Focusing on the earned income of corporate executives (excluding investment and business income), a Congressional Budget Office study by Eissa and Giertzfound, “the estimated elasticity with respect to the current after‐tax share rises … to 1.35 for executives with more than $650,000 in permanent income, and 1.71 for those with at least one million dollars (all statistically significant).… Tax responses appear much larger for all high‐income taxpayers than for the subset of top executives.”
A dozen earlier studies, including some by the OTA and CBO, typically found a high elasticity of the amount of capital gains that are realized to the top tax rate on capital gains (Reynolds 1999, Ch. 4). Table 2 shows that a much larger volume of capital gains were realizedin taxable accounts (rather than being unrealized or reinvested within tax‐deferred or tax‐exempt accounts) when the capital gains tax was 15–20% than when the capital gains tax was 28% or more. Realized capital gains only amounted to 2.5% of GDP from 1987 to 1996 when the capital gains tax was 28%, so they accounted for only 6.9% of individual tax revenues and 17.7% of the income reported by the top 1 percent. Realized gains doubled as a share of GDP from 2003 to 2007, and accounted for 9% of individual tax revenue and 28.1% of the income reported by the top 1 percent.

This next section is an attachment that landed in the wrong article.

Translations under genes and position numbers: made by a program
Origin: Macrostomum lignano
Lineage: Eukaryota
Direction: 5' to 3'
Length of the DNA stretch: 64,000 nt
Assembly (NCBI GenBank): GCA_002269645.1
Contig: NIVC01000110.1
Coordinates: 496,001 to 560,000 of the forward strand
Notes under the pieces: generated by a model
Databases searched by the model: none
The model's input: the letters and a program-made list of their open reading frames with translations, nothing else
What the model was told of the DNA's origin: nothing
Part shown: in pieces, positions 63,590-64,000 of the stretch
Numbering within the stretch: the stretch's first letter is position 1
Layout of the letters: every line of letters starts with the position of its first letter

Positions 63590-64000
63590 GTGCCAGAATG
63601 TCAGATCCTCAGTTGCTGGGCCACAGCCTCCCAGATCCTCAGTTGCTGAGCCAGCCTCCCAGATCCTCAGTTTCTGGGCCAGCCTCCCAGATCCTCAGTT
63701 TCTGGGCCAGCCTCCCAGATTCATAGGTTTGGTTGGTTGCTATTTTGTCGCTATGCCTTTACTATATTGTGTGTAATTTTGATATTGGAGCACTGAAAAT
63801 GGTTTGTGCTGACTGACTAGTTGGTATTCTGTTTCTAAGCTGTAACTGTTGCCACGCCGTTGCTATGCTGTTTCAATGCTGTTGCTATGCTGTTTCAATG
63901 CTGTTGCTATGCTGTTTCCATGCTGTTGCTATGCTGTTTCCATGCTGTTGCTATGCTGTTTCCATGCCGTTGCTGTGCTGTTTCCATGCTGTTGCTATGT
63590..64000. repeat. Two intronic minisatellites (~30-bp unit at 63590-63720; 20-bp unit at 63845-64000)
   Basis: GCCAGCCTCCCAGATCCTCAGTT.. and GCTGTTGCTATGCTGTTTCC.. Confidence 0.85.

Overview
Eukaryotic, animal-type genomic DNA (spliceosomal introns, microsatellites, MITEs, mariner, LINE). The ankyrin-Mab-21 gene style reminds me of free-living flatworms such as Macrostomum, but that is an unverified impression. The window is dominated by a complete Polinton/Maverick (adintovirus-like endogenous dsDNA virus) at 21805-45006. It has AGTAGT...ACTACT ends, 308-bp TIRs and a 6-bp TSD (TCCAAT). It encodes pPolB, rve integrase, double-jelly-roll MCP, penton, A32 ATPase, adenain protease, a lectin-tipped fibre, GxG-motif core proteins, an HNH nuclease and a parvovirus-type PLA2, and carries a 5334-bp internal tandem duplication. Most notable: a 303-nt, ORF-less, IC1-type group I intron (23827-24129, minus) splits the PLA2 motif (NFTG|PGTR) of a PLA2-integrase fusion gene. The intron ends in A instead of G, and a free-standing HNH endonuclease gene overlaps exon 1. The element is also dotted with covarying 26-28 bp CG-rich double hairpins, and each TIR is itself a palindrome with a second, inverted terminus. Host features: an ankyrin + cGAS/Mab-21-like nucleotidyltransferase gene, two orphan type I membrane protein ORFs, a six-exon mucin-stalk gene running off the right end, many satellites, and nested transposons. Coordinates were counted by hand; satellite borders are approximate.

Top Incomes Rose Because of Capital Gains and Dividends
Table 3 shows the top 1 percent’s average real income broken down by specific sources, such as capital gains, dividends and salaries (including bonuses and nonqualified stock options). These estimates, from economist Thomas Piketty and Emmanuel Saez, are the same data President Obama referred to on April 13 when he said, “In the last decade … the top 1 percent saw their income rise by an average of more than a quarter of a million dollars each.”
Table 3 shows that average real incomes of the top 1 percent over the past decade rose and fell almost entirely because of capital gains. The second column shows that average salaries, bonuses and stock options of the top 1 percent have notincreased since 1999–2000. Total income of the top 1 percent was also lower in 2008 than in 1999–2000, because of the stock market collapse. BO estimates of top incomes are totally dominated by the amount of capital gains which, in turn, means reductions in the capital gains tax tend to create illusory increases in (reported) top incomes.
The third column shows stronger gains in business income after 2003, which also happened the last time the individual income tax rate was as low as the corporate tax rate, from 1987 to 1992. This is consistent with greater incentives for new and existing firms and professionals to file under the individual income tax (rather than the corporate tax) as partnerships, limited liability companies or Subchapter S corporations.